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Summary: My experience with cancer taught me some important lessons about life that I could only learn in the valley of suffering.

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Lessons Learned in the Valley

Chuck Sligh

May 2004

BIBLE READING: Psalm 23

TEXT: Psalm 23:4 – “Yea, though I walk through the valley of the shadow of death, I will fear no evil: for thou [art] with me; thy rod and thy staff they comfort me.”

INTRODUCTION

Several years ago (1979), I went to the hospital for surgery. After the surgery, my doctor came to my wife in the waiting room and told her that I had six weeks to live. It was CANCER!

For the next few months I was in a deep, deep valley of trials which I thought would never end. After traveling through that valley, as I journeyed to higher peaks, I was able to look back and learn some lessons from the valley. That’s why my message is titled, “Lessons Learned in the Valley.” I want to share with you today my testimony of trials and their benefit in my life.

Yes, there ARE benefits in trials. Lester Roloff used to say, “Don’t fret in your valleys. Farm them.” So I want to share with you a little of the crop I’ve harvested of lessons learned in the valley.

I. ENTERING THE VALLEY

Before the cancer episode, God was already leading us through a period of trials over a period of eighteen months.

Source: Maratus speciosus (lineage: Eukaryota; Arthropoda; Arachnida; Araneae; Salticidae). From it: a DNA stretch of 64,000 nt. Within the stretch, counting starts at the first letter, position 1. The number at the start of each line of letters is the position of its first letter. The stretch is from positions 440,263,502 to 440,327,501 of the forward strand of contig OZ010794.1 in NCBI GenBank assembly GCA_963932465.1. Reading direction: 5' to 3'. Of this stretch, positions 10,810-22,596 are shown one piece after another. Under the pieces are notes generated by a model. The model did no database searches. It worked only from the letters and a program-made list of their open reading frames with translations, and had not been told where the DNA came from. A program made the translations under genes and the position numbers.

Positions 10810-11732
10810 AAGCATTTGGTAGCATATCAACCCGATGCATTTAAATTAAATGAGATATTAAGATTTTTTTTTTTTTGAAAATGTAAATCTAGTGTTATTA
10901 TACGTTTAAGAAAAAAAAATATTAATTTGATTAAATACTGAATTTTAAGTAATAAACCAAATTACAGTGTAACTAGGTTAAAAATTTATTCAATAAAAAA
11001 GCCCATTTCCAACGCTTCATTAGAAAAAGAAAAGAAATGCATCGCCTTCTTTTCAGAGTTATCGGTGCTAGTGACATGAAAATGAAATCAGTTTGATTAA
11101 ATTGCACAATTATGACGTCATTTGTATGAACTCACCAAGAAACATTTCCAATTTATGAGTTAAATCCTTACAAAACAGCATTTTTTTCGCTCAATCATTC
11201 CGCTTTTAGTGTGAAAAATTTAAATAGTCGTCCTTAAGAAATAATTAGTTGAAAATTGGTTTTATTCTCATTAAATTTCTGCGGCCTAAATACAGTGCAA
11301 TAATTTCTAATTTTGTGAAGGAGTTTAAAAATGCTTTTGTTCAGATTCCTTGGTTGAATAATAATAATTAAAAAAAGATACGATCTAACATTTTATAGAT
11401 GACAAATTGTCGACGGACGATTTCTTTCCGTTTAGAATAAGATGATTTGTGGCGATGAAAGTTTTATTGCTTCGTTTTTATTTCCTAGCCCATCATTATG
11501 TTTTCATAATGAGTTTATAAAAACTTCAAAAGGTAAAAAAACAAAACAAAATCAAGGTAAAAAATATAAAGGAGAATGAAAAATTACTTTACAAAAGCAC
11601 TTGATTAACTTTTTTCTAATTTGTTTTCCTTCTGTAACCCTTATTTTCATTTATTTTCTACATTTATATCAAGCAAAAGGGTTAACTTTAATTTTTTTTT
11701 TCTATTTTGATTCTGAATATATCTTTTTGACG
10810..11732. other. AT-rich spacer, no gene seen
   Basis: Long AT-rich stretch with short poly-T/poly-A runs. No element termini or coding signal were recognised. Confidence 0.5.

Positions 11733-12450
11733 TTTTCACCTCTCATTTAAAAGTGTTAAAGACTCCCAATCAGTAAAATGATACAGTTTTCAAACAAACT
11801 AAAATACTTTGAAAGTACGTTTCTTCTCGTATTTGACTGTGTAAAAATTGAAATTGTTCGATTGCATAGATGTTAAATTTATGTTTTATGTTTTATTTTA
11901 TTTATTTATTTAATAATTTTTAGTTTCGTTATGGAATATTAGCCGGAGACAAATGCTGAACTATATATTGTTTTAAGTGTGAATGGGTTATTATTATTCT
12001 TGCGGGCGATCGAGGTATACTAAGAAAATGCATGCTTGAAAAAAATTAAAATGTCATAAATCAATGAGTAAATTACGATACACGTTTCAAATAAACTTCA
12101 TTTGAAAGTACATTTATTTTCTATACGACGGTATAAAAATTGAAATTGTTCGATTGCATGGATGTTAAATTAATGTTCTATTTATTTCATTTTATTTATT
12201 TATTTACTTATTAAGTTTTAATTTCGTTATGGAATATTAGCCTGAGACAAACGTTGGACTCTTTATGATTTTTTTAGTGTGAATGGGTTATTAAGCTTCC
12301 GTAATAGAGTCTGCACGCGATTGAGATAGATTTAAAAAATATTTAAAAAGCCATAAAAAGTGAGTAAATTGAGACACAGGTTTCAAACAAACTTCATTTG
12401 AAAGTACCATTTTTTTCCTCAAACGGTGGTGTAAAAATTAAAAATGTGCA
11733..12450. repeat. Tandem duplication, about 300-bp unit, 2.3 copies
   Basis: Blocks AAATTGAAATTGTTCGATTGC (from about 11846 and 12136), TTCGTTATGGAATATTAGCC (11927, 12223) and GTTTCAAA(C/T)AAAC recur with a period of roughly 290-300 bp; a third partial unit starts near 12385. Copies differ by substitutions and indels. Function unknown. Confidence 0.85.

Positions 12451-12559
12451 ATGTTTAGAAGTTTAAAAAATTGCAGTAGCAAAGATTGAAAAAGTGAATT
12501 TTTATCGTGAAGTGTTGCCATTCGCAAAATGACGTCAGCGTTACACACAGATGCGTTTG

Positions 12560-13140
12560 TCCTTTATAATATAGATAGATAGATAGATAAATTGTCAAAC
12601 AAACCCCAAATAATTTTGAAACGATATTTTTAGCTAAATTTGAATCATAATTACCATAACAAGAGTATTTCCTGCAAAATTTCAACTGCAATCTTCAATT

Various trials:

--Susan’s father died.

--Six weeks later – Chris born by Caesarian section.

--Six weeks later – Susan’s grandfather died.

--Church difficulties – Most of it was grossly exaggerated slander. But the seed of truth cut to the heart. But the biggest heartache was the fact that some of our dearest friends deserted us in our time of greatest need.

--In all of this, Susan and I were experiencing strains in our relationship.

--Then came the cancer.

--After my recovery from cancer, when we returned to the church, and seeing that our ministry was through there, I resigned my position at the church.

--Unemployed for six weeks because no church opened up for us, causing us to spend all of what little savings we had and sending us into financial hardship.

--When it became apparent that no ministry might become available right away, I took a job working at a grain elevator for six more weeks.

--The financial hardships became worse because we had no more savings and the job I had did not pay enough to meet our expenses.

II. GOING THROUGH THE VALLEY

I went into the hospital and the doctor discovered that I had cancer. He told Susan that I had six weeks to live and that she should get things in order for my imminent death. However, the specific diagnosis was not absolutely certain. There were three possibilities: Teratoma, Carcinoma or Seminoma, Seminoma being the least likely, but least dangerous. The problem was that they could not start any treatment until they determined positively the type of cancer. It took six weeks to determine definitely the correct type of cancer. By that time I WAS SUPPOSED TO BE DEAD.

During the waiting time, we became exposed to alternative treatments and decided to go on a non-traditional cancer treatment called the Gerson Therapy. Susan’s aunt offered to let us stay with them in Kentucky and do the therapy and to pay for all the expenses! At the time I started on the Gerson Therapy, I was in very poor condition. I was very sickly. I was very weak. When I returned to work, I was running two miles a day and I felt wonderful!


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